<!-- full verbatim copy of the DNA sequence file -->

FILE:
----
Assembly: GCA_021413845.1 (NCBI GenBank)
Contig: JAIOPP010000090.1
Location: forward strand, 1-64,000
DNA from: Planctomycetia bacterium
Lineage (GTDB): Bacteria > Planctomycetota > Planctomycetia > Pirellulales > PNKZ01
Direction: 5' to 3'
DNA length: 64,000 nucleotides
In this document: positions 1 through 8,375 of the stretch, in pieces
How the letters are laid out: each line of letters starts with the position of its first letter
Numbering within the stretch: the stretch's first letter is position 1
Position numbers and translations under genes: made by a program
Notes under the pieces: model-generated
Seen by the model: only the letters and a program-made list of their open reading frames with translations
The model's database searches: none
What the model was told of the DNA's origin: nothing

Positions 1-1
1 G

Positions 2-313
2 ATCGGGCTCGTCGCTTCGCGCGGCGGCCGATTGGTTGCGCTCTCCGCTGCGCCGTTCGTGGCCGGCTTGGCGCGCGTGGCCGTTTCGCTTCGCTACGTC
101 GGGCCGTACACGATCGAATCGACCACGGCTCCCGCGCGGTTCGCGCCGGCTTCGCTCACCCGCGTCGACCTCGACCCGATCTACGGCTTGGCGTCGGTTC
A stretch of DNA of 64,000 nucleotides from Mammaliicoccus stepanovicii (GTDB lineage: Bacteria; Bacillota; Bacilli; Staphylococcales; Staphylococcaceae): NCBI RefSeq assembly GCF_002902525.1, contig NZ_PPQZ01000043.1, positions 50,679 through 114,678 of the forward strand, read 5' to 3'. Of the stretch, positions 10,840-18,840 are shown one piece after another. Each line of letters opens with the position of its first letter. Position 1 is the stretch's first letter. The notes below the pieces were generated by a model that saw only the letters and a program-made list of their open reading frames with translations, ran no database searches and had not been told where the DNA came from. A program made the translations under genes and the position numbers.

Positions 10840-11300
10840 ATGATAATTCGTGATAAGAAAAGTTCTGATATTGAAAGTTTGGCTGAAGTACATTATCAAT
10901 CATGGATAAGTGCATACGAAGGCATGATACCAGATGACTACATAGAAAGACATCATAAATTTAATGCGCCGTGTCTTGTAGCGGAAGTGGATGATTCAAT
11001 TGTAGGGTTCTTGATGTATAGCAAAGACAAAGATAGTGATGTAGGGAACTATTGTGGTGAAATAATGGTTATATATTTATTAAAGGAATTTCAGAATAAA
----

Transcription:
Assembly: GCA_021413845.1 (NCBI GenBank)
Contig: JAIOPP010000090.1
Location: forward strand, 1-64,000
DNA from: Planctomycetia bacterium
Lineage (GTDB): Bacteria > Planctomycetota > Planctomycetia > Pirellulales > PNKZ01
Direction: 5' to 3'
DNA length: 64,000 nucleotides
In this document: positions 1 through 8,375 of the stretch, in pieces
How the letters are laid out: each line of letters starts with the position of its first letter
Numbering within the stretch: the stretch's first letter is position 1
Position numbers and translations under genes: made by a program
Notes under the pieces: model-generated
Seen by the model: only the letters and a program-made list of their open reading frames with translations
The model's database searches: none
What the model was told of the DNA's origin: nothing

Positions 1-1
1 G

Positions 2-313
2 ATCGGGCTCGTCGCTTCGCGCGGCGGCCGATTGGTTGCGCTCTCCGCTGCGCCGTTCGTGGCCGGCTTGGCGCGCGTGGCCGTTTCGCTTCGCTACGTC
101 GGGCCGTACACGATCGAATCGACCACGGCTCCCGCGCGGTTCGCGCCGGCTTCGCTCACCCGCGTCGACCTCGACCCGATCTACGGCTTGGCGTCGGTTC
A stretch of DNA of 64,000 nucleotides from Mammaliicoccus stepanovicii (GTDB lineage: Bacteria; Bacillota; Bacilli; Staphylococcales; Staphylococcaceae): NCBI RefSeq assembly GCF_002902525.1, contig NZ_PPQZ01000043.1, positions 50,679 through 114,678 of the forward strand, read 5' to 3'. Of the stretch, positions 10,840-18,840 are shown one piece after another. Each line of letters opens with the position of its first letter. Position 1 is the stretch's first letter. The notes below the pieces were generated by a model that saw only the letters and a program-made list of their open reading frames with translations, ran no database searches and had not been told where the DNA came from. A program made the translations under genes and the position numbers.

Positions 10840-11300
10840 ATGATAATTCGTGATAAGAAAAGTTCTGATATTGAAAGTTTGGCTGAAGTACATTATCAAT
10901 CATGGATAAGTGCATACGAAGGCATGATACCAGATGACTACATAGAAAGACATCATAAATTTAATGCGCCGTGTCTTGTAGCGGAAGTGGATGATTCAAT
11001 TGTAGGGTTCTTGATGTATAGCAAAGACAAAGATAGTGATGTAGGGAACTATTGTGGTGAAATAATGGTTATATATTTATTAAAGGAATTTCAGAATAAA